[FFmpeg-devel] Why 'You can only build one library type at once on MinGW'?

Michael Niedermayer michaelni
Fri May 11 23:18:50 CEST 2007


On Fri, May 11, 2007 at 01:35:57PM -0700, Trent Piepho wrote:
> On Fri, 11 May 2007, Michael Niedermayer wrote:
> > On Thu, May 10, 2007 at 10:09:04PM -0700, Trent Piepho wrote:
> > > There's no opcode variant for 64-bit displacements.  The mod field in the
> > > ia32/x86-64 operand format is =2-bits.  0 = no displacement, 1 = one byte
> > > displacement, 2 = 32-bit displacement, 3 = operand is register, not memory
> > > address.
> > >
> > > In x86-64, this isn't changed.  There is no option for a 64 bit displacement.
> >
> > yes, if you have more then 2^32 of something to address then x86-64 will have
> > its problems with that no relation to PIC here
> > if all the libs a process needs fit in 2^32 then everything is fine (in
> > theory, that is it is easyly possible but the loader doesnt do it)
> >
> > if a single lib doesnt fit in 2^32 then things cannot be addressed with
> > displacements but the address rather has to be build by loading a 64bit
> > constant into a register, this iam sure you will agree can be relocated
> > to any 64bit address
> The situation on x86-64 is that a single library will fit into 4GB.  In fact,
> gcc doesn't support creating objects larger than 4GB.  It is possible to use
> 32-bit displacements with SIB addressing in non-pic, non-relocatable objects.
> In pic objects, it's possible to use 32-bit displacements plus rip relative
> addressing to compute a position independent address without thunking.
> All objects in total may be greater than 4GB, 

but they are not today and when we reach that point we can still switch to PIC
or use 64bit immedeate move to register style

> or may be loaded at an address
> above 4GB even if the total is less.  32-bit displacements still work.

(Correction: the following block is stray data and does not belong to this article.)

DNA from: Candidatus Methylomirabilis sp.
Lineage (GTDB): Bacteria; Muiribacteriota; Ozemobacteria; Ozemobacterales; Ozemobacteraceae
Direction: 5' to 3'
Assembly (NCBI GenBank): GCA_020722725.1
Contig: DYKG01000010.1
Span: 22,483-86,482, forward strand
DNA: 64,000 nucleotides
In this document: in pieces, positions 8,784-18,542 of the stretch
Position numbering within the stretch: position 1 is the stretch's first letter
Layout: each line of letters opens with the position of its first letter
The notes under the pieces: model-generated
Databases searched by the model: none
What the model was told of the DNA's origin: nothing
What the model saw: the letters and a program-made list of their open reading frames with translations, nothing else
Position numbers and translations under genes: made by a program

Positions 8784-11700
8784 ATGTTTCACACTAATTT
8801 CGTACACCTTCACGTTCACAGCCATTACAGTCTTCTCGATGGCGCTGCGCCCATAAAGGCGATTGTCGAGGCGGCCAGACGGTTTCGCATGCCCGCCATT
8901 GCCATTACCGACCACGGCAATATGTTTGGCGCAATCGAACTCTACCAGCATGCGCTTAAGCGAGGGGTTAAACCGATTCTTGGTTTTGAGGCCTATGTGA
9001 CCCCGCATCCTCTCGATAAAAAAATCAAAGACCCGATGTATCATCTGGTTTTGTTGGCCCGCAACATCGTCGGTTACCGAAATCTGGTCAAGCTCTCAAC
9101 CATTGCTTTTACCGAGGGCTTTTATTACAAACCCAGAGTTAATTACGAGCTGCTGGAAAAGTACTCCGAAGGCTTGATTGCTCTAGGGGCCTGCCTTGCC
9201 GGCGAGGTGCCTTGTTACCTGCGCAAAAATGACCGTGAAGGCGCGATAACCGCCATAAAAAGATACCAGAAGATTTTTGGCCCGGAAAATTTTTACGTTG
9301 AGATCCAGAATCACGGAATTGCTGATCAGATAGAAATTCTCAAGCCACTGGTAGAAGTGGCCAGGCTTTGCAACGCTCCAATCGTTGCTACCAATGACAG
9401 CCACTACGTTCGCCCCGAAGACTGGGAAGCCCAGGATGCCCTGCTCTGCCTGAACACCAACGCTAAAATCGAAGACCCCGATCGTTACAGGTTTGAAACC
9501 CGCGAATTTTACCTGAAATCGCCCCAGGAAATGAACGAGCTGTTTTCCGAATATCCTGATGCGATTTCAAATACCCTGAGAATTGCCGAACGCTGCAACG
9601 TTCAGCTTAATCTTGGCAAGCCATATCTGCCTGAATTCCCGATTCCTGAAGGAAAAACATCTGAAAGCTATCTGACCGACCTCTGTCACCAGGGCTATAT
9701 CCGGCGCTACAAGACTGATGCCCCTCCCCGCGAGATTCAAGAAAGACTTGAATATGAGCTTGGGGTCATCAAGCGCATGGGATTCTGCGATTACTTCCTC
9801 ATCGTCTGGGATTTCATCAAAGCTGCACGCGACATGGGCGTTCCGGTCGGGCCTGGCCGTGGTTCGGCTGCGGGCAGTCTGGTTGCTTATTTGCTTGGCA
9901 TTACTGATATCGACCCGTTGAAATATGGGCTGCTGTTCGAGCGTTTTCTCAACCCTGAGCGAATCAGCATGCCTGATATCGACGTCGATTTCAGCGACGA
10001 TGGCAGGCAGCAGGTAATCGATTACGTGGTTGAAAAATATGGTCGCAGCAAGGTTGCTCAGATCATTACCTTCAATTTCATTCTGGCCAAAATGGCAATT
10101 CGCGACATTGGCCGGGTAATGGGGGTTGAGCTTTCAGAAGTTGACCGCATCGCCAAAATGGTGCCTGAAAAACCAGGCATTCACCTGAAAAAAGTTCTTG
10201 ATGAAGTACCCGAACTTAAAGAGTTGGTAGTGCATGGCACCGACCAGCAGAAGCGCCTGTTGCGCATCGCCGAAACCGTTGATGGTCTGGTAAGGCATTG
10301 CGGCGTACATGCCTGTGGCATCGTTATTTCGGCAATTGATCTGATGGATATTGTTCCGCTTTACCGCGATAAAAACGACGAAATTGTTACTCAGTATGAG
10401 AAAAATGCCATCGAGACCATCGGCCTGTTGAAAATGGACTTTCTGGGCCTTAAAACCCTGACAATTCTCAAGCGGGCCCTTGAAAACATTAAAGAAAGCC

why not just load it only in even bytes and redesign the toolchain to support

> > > so text relocations are possible.  Even on ia32, were no instruction bloating
> > > is necessary, PIC is almost always better than text relocations.
> >
> > its as much better as 10% fewer registers and 2x slower memory accesses due to
> > the double indirection over the GOT
> And not dirtying every single page of the library doing relocations.

the design where you load a library at a different address for every process
is something very sick, hell i dont even know if linux with the current
loader still behaves like that, its simply totally stupid, theres no need
for that at all just give the lib a single systemwide address when its loaded
the first time and you never have to dirty any page ...

and yes your security critical libs can still be loaded at random addresses
security critical libs per definition are not 4gb large ...

> I also suspect you don't know how PIC works on ia32.  There is no double
> indirection.  Once the pic register is loaded, it can be used through an
> entire function, it doesn't need to be re-loaded for each access.
> C code:
> static int last;
> static __attribute__((noinline)) int next(void) { return ++last; }
> non-PIC asm for next:
>   mov    0x2c,%eax
>   inc    %eax
>   mov    %eax,0x2c
>   ret
> PIC asm for next():
>   call   25 <next+0x5>		;\
>   pop    %ecx			;| = load ecx as pic register
>   add    $0x3,%ecx		;/  (only done once per function)
>   mov    0x4c(%ecx),%eax	; code for ++last
>   inc    %eax
>   mov    %eax,0x4c(%ecx)
>   ret

PIC asm without static cheating:
        call    __i686.get_pc_thunk.cx
        addl    $_GLOBAL_OFFSET_TABLE_, %ecx
        pushl   %ebp
        movl    %esp, %ebp
        movl    last at GOT(%ecx), %edx
        movl    (%edx), %eax
        incl    %eax
        movl    %eax, (%edx)
        popl    %ebp

i hope even someone who doesnt understand how PIC works can see that it does
take the pointer "last" from the GOT and then dereferences it which is
double indirection
this happen because some wise text x86-ABI or ELF or whatever _requires_ it

Michael     GnuPG fingerprint: 9FF2128B147EF6730BADF133611EC787040B0FAB

There will always be a question for which you do not know the correct awnser.
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